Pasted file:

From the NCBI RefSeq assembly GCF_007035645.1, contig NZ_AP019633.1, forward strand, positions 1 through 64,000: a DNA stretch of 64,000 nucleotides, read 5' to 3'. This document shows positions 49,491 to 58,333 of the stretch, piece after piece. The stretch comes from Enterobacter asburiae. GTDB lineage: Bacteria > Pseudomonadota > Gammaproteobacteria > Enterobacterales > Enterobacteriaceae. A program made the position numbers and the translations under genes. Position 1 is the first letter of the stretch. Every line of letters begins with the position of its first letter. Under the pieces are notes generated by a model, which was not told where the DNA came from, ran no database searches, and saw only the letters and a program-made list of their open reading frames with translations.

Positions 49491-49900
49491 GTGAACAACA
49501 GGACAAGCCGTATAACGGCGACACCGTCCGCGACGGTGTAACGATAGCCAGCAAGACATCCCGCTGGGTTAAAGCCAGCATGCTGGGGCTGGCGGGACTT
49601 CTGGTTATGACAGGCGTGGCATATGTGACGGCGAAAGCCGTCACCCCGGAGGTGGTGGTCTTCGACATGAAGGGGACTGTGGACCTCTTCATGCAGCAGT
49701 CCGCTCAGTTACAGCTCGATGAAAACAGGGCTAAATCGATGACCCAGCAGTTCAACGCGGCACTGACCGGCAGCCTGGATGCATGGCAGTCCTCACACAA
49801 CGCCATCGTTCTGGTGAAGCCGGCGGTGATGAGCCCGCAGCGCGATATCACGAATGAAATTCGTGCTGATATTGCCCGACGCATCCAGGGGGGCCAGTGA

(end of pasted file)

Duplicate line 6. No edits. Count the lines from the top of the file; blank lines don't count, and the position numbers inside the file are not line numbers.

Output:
49701 CCGCTCAGTTACAGCTCGATGAAAACAGGGCTAAATCGATGACCCAGCAGTTCAACGCGGCACTGACCGGCAGCCTGGATGCATGGCAGTCCTCACACAA